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Professor James Bourne's Lecture -The visual pulvinar: past, present and future

Title: The visual pulvinar: past, present and future
Speaker: Prof. James Bourne, Monash University, Australian
Chair: Prof. Tianzi Jiang, Brainnetome Center, CASIA
Time: 9:00-10:00 Nov. 6, 2015
Venue: The 1st meeting room, 3rd floor of the Intelligence Building 


[Abstract]

The New World common marmoset monkey (Callithrix jacchus) has fast become one of the leading nonhuman primate models for advancing our understanding of neurobiology with many groups directing their attention to the species. Many features make it suitable for contemporary imaging, and behavioural paradigms, including its lissencephalic cortical sheet, relatively short gestational period, rapid postnatal development and amenability to genetic manipulation. In my presentation, I will discuss the recent advances my group has made towards investigating the anatomy and function of the marmoset monkey pulvinar through techniques including: diffusion tractography; in vivo confocal/ two-photon imaging; and, visual behavioural tasks. From this combination of paradigms, we now have a greater understanding of the role of the visual pulvinar during development and throughout the lifespan, and its involvement in dorsal stream development and plasticity.

 

[Biography]

Associate Professor James Bourne is currently a Group Leader at the Australian Regenerative Medicine Institute and NHMRC Senior Research Fellow, and is a member of the NHMRC Research Committee. James completed his undergraduate training in Biochemistry (Hons) at the Imperial College of Science, Technology and Medicine, London. Following this, he pursued a PhD in the field of Neuropharmacology, undertaking a joint project with the Ministry of Defence (UK) and King's College, London. Subsequent to this he came to Australia to undertake a Postdoctoral position at the Vision, Touch and Hearing Research Centre at UQ and subsequently moved to Monash University (Clayton) in 2000 to look at the physiological properties of cells in the visual cortex. In 2003, James was awarded an Australian Research Council (ARC) Postdoctoral Fellowship, and started to develop an independent area of research in primate cortical development and maturation. In 2006 he received the AW Campbell Award – awarded by the Australian Neuroscience Society for "the best contribution to the neurosciences by a member of the Society over their first five postdoctoral years". In 2007, James started up his own group in the Department of Anatomy and Developmental Biology and in 2008 received an NHMRC R.D. Wright fellowship, for which he received an NHMRC Achievement Award for the top application. In 2009, James accepted a position at the newly founded Australian Regenerative Medicine Institute at Monash University, where he now leads a group of 10, including Postdoctoral fellows, and students. Finally, James has published more than 50 original papers and is on the editorial board of Early Human Development, Experimental Brain Research, Scientific Reports, Frontiers in Neuroanatomy and the Journal of Molecular Signaling.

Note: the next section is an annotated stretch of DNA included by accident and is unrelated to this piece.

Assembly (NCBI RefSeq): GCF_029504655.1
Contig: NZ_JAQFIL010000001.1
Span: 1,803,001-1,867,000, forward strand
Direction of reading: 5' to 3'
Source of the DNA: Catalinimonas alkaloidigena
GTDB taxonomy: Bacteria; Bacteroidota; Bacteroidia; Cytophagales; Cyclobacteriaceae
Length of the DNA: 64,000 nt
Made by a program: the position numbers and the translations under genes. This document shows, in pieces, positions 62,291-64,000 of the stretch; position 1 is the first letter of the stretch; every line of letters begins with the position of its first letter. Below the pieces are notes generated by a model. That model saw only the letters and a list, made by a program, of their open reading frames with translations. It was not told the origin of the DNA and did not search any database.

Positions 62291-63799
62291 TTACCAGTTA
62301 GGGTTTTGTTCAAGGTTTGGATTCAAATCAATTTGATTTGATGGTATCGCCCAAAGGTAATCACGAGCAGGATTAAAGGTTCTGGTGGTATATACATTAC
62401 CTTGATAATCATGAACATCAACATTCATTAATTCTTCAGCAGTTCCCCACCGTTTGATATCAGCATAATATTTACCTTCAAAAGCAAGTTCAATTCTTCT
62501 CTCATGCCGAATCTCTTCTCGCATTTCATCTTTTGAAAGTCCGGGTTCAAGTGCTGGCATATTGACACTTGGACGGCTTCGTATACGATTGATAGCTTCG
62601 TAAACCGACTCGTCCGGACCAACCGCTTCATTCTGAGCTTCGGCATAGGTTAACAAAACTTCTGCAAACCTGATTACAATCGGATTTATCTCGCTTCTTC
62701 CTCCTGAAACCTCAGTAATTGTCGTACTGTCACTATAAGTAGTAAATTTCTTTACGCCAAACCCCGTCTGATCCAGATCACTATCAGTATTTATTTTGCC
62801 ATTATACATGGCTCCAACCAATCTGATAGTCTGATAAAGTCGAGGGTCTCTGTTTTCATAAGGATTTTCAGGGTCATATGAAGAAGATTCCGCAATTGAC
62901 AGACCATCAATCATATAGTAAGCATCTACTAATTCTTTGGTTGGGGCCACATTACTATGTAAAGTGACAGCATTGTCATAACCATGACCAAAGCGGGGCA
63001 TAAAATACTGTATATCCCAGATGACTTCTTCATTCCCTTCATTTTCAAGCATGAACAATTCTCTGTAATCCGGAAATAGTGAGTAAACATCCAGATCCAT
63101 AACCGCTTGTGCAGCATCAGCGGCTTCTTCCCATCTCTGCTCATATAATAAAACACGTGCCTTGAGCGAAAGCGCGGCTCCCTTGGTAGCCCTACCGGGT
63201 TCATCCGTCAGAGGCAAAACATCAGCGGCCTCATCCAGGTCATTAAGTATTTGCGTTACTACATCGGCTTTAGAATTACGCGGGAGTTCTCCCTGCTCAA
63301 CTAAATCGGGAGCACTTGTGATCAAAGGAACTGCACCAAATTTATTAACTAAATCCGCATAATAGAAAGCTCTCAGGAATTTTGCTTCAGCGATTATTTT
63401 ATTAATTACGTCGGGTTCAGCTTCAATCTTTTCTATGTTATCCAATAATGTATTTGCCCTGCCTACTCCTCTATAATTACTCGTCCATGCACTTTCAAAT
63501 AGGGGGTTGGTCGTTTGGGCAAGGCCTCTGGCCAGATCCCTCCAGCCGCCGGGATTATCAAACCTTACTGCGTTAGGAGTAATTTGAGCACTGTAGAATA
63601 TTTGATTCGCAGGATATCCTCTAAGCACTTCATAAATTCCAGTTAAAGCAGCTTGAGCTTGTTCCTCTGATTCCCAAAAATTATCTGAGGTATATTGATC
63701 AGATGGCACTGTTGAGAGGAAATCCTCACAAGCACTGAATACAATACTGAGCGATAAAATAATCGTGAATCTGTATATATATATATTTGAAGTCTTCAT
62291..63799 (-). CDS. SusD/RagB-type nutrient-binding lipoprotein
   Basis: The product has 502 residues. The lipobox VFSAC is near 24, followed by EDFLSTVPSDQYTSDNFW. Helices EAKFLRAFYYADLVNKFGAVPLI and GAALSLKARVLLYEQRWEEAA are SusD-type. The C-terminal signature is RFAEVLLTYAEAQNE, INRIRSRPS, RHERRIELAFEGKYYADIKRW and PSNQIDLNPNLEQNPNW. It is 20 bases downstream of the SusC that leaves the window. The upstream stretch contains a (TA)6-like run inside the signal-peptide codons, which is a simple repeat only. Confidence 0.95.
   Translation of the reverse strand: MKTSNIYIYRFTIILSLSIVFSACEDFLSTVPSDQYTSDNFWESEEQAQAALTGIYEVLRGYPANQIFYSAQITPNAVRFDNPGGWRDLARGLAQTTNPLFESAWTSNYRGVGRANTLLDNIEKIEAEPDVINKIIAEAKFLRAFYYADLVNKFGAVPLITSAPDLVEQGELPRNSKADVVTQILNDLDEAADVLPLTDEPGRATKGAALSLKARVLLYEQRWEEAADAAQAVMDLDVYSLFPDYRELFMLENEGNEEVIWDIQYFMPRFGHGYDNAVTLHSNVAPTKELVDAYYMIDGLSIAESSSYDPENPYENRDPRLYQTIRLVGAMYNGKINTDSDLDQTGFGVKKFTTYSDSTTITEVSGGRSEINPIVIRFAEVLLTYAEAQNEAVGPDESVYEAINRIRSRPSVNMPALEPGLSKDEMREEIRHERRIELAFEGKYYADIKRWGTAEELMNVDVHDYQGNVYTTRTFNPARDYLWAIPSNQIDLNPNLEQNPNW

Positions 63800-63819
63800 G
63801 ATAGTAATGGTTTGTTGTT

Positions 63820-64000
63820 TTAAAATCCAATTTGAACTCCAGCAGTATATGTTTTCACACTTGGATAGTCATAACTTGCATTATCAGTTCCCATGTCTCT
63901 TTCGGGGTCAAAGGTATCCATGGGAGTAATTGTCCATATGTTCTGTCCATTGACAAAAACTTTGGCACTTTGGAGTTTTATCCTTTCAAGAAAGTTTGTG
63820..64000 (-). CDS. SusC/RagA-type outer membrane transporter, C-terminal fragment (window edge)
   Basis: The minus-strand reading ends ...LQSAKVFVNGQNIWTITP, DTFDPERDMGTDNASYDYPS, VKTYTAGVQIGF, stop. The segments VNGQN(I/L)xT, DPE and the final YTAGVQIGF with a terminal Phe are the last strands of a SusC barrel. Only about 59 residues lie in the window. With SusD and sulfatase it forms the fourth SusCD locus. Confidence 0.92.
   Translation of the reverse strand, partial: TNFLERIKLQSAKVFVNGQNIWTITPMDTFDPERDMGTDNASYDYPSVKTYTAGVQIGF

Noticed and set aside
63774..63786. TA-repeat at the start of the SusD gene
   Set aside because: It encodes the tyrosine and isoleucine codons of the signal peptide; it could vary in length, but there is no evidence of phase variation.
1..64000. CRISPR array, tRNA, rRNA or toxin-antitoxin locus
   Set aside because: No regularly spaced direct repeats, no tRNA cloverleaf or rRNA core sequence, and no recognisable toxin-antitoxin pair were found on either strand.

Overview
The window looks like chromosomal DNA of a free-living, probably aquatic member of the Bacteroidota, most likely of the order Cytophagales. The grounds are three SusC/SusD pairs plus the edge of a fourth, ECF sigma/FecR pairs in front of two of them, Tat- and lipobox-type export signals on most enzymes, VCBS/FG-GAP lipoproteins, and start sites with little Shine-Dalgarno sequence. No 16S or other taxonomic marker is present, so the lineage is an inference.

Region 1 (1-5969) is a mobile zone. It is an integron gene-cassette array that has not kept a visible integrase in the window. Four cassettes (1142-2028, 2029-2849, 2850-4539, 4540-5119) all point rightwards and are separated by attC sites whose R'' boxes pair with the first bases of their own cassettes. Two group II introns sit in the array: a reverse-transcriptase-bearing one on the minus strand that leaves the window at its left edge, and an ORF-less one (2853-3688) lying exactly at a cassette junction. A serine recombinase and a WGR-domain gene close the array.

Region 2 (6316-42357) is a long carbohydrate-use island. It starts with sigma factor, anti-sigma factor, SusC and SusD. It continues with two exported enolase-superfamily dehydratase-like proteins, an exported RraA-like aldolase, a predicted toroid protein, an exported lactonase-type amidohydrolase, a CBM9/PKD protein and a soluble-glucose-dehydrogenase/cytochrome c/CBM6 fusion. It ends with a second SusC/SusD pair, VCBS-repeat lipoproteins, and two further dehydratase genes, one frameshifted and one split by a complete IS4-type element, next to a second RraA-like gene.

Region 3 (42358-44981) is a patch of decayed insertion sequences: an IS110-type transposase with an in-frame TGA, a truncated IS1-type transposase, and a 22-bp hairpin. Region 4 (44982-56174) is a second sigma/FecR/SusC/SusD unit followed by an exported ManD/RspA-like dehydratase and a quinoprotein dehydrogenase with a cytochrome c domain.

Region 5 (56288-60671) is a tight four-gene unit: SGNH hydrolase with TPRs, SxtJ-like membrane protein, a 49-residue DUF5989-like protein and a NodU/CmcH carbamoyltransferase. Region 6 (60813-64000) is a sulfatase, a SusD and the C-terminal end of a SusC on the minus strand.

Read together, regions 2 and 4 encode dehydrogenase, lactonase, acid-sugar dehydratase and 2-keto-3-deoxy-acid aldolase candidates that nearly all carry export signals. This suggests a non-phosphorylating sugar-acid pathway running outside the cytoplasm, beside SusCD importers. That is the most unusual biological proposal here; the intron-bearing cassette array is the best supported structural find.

Poster James

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